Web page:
Waning Confidence Also Affects MetLife, Prudential
By DIANE LEVICK
October 03, 2008
It was a blood bath Thursday for shares of The Hartford, while MetLife Inc. and Prudential also plummeted on fears that the tumult in financial markets could push some insurers over the edge.
Some of the investor panic Thursday followed a comment Wednesday from Sen. Harry Reid, D-Nev., that a well-known but unnamed insurer was on the brink of bankruptcy.
A spokesman for Reid, the Senate majority leader, issued a statement Thursday backtracking on the comment, and The Hartford, Prudential and MetLife said they're not near bankruptcy.
But shares of The Hartford Financial Services Group plunged 32 percent Thursday anyway, closing down $12.20 at $25.91. The company has lost 54 percent of its value this week so far.
MetLife Inc., which has major operations in Bloomfield, fell $7.19, or 15 percent, Thursday to close at $40.96 a share. And Prudential Financial Inc., which bases its retirement business in Hartford, dropped $7.15, or 11 percent, to finish at $57.65 a share.
Reid, pushing passage of the $700 billion financial system rescue plan, had told reporters, "One of the individuals in the caucus today talked about a major insurance company ... with a name that everyone knows, that's on the verge of going bankrupt. That's what this is all about."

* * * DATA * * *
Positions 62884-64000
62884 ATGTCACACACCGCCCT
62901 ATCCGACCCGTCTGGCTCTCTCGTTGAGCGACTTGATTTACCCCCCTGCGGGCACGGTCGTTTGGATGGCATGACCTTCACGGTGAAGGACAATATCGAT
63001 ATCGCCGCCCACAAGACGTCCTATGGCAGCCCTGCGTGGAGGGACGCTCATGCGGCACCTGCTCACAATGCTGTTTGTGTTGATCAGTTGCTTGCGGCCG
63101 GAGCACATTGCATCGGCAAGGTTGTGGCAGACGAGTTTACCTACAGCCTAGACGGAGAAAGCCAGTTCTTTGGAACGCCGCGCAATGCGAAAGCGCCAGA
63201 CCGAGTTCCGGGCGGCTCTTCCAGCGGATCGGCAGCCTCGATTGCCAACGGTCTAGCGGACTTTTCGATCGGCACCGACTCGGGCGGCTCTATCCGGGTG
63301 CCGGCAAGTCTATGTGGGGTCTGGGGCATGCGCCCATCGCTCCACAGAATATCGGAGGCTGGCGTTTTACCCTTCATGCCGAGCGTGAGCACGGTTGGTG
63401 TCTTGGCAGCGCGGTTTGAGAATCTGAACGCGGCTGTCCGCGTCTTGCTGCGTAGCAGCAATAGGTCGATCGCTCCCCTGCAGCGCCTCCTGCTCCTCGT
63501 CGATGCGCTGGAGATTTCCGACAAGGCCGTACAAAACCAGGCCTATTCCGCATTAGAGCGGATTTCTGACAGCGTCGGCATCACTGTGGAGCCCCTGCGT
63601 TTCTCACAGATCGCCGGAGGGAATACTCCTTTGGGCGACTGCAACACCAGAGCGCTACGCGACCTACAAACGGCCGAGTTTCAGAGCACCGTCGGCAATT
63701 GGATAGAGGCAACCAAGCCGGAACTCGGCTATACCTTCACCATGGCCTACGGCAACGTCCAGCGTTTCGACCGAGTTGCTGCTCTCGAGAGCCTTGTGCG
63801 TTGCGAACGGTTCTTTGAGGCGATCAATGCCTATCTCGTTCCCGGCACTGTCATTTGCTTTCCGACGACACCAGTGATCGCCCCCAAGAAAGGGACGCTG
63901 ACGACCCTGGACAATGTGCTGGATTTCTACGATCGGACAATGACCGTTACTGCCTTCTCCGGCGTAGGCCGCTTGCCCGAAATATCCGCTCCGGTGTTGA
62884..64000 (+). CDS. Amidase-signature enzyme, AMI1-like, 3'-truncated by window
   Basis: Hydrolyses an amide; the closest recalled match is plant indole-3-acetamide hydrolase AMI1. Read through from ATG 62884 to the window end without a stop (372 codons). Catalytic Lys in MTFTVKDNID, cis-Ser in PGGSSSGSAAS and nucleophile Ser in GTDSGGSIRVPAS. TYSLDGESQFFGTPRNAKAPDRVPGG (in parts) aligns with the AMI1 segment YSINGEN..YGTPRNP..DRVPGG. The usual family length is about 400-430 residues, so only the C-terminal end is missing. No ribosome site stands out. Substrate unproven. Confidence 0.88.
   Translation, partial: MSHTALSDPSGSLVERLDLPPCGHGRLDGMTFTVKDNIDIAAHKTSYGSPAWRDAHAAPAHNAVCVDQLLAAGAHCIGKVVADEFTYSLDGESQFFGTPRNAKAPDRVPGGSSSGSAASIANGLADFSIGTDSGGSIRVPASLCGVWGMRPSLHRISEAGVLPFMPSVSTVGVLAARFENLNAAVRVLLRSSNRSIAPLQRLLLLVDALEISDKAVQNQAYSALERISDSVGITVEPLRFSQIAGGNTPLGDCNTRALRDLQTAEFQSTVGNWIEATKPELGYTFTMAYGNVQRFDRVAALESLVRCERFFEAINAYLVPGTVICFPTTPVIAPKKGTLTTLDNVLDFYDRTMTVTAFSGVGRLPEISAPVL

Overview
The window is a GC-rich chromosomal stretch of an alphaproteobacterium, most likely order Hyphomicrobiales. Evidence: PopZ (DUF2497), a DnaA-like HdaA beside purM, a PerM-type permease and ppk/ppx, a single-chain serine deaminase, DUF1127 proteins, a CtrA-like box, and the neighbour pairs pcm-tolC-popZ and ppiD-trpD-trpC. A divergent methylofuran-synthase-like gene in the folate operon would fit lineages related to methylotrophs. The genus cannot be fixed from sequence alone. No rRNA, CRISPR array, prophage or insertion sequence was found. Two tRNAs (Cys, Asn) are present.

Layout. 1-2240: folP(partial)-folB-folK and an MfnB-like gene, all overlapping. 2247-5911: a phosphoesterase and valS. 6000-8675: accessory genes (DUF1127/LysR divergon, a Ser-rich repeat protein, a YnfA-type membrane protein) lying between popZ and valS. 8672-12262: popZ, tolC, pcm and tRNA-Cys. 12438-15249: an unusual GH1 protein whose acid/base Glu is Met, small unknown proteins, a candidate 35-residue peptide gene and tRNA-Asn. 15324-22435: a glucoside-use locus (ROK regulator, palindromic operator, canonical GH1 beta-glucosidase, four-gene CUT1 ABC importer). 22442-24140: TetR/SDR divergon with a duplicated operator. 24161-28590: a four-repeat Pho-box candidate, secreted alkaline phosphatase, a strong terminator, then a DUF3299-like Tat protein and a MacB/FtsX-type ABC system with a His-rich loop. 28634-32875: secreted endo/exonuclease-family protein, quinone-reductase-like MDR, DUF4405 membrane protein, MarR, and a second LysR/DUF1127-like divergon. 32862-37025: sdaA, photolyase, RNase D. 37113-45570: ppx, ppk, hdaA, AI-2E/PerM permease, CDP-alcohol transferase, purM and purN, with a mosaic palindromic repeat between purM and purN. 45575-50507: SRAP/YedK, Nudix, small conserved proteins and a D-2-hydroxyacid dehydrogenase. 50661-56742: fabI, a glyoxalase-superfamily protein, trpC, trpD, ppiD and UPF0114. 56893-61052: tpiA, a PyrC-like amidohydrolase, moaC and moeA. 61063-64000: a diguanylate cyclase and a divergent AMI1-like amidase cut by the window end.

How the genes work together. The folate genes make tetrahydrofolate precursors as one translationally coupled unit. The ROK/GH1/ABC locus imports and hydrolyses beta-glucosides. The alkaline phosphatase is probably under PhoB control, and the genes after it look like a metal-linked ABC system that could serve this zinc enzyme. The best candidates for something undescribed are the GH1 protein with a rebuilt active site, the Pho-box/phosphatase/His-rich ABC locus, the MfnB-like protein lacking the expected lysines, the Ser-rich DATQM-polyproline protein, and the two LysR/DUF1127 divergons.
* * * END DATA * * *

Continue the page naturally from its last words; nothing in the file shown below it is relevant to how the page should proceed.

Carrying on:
Reid spokesman Jim Manley said Thursday that the senator "is not personally aware of any particular company being on the verge of bankruptcy. He has no special knowledge about nor has he talked to any insurance company officials. Rather, his comments were meant to refer to the conditions in the financial sector generally."
Investors are worried because insurers have seen their investments drop in value. They've disclosed exposure to troubled companies such as Lehman Brothers, Washington Mutual and American International Group, which was bailed out by the federal government.
Thursday's stock plunges also reflect another sign of waning confidence: The cost of five-year credit default swaps, which protect against bond default, has risen to record levels for some companies. Swap traders were demanding upfront payments for swaps involving debt of The Hartford, Prudential and MetLife, Bloomberg News reported.
The Hartford has already issued new debt to pay off all of its debt that matures through June 2010, company spokeswoman Shannon Lapierre said. That's a good thing because if the company had to sell new debt now, it would have to pay a higher rate for the borrowing.
The Hartford reiterated confidence in its financial strength and liquidity Thursday. MetLife said it is "financially sound." And Prudential spokesman Bob DeFillippo said, "We are not in danger of going bankrupt."
"The insurance sector overall seems to have been affected by some inappropriate remarks made in Washington Wednesday," DeFillippo said. "There is no other specific company reason or event to explain the recent activity in the market."
Reprinted with permission of the Hartford Courant.
To view other stories on this topic, search the Hartford Courant Archives at